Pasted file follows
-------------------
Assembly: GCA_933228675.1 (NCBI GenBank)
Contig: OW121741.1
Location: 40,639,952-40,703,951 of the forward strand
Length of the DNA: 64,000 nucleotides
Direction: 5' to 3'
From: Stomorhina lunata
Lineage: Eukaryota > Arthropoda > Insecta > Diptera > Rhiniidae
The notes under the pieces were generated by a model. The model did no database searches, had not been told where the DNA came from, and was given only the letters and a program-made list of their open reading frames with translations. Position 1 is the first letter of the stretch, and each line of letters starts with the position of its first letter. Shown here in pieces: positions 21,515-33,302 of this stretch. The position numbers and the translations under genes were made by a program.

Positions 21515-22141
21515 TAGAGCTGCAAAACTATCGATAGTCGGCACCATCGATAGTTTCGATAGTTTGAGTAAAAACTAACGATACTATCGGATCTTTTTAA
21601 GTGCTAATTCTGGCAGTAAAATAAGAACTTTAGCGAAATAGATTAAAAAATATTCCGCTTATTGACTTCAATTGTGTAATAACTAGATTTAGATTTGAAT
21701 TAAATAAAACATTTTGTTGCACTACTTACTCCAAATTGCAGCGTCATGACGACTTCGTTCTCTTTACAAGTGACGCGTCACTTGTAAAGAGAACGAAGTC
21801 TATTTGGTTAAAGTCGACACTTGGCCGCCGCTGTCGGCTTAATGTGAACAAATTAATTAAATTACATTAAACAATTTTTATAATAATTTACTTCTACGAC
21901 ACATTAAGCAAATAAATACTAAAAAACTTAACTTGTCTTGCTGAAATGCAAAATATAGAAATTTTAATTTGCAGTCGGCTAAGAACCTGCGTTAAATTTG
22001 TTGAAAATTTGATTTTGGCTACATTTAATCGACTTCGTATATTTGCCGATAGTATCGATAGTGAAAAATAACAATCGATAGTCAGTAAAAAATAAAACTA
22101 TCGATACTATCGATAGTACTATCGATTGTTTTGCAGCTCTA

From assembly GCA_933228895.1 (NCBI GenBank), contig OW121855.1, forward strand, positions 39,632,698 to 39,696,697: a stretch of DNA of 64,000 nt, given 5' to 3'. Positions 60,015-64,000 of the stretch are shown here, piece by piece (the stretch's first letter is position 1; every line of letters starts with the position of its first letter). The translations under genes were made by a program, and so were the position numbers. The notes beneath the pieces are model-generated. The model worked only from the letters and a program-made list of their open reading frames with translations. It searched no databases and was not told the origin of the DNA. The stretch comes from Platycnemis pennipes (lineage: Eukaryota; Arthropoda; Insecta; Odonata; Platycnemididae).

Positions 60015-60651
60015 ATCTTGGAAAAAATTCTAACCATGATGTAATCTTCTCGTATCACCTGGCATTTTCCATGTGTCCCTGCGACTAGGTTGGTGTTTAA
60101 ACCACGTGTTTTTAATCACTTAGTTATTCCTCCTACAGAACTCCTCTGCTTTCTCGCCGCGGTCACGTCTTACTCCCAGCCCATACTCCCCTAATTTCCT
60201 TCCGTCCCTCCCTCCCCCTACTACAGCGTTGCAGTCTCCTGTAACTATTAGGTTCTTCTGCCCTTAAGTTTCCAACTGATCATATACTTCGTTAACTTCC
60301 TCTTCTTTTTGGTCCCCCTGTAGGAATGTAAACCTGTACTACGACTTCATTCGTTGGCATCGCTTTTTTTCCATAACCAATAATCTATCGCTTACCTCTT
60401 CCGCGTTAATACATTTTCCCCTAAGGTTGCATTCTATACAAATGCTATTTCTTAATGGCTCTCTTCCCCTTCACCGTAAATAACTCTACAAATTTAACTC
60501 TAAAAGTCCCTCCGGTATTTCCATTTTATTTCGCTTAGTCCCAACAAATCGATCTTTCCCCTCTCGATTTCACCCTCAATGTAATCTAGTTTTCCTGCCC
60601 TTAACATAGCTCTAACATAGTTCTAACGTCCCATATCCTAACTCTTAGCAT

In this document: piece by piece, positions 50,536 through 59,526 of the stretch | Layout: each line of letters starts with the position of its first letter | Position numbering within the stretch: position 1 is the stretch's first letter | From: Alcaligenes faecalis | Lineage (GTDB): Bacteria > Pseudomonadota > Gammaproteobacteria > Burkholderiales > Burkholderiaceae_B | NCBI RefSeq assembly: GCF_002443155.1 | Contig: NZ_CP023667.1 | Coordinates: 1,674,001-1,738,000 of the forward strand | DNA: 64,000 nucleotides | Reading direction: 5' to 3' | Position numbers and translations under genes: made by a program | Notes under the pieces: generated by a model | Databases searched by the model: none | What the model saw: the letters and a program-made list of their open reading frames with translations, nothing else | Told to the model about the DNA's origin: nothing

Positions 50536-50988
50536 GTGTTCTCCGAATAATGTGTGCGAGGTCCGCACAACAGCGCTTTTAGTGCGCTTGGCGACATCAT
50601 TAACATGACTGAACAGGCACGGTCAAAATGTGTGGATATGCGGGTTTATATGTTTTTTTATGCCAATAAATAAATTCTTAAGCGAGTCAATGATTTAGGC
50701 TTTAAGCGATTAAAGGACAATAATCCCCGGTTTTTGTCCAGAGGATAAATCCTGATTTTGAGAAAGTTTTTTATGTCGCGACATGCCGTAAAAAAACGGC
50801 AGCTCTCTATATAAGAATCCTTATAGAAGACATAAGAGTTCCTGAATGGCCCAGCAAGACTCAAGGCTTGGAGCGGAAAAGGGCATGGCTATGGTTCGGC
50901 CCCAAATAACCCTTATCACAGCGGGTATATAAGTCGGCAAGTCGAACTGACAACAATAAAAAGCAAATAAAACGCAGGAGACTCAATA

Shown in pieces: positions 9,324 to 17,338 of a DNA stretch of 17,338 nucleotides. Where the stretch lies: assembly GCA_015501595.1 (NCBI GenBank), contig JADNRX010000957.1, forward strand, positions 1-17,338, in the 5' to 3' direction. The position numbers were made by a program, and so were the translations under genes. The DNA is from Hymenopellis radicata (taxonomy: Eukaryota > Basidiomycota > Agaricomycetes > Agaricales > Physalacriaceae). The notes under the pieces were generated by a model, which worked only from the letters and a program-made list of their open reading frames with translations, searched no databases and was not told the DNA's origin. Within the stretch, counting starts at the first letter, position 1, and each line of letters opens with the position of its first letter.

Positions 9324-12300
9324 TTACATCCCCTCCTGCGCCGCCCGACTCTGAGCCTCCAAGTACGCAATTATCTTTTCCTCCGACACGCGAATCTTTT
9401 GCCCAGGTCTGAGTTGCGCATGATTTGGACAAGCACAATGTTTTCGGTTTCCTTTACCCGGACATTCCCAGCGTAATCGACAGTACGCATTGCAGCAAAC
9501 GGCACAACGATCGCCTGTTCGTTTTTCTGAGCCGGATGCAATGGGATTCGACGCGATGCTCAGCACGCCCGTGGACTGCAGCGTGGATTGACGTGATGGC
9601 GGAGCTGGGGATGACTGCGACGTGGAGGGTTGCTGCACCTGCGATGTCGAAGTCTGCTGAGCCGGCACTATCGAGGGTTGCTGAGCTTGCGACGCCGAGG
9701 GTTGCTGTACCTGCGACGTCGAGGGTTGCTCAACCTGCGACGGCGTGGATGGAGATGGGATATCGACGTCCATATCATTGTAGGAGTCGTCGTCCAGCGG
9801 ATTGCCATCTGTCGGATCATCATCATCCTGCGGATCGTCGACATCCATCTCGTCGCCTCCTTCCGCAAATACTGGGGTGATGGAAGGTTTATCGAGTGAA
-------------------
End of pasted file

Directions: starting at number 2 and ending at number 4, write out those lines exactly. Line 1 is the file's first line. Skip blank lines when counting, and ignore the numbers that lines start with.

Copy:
Contig: OW121741.1
Location: 40,639,952-40,703,951 of the forward strand
Length of the DNA: 64,000 nucleotides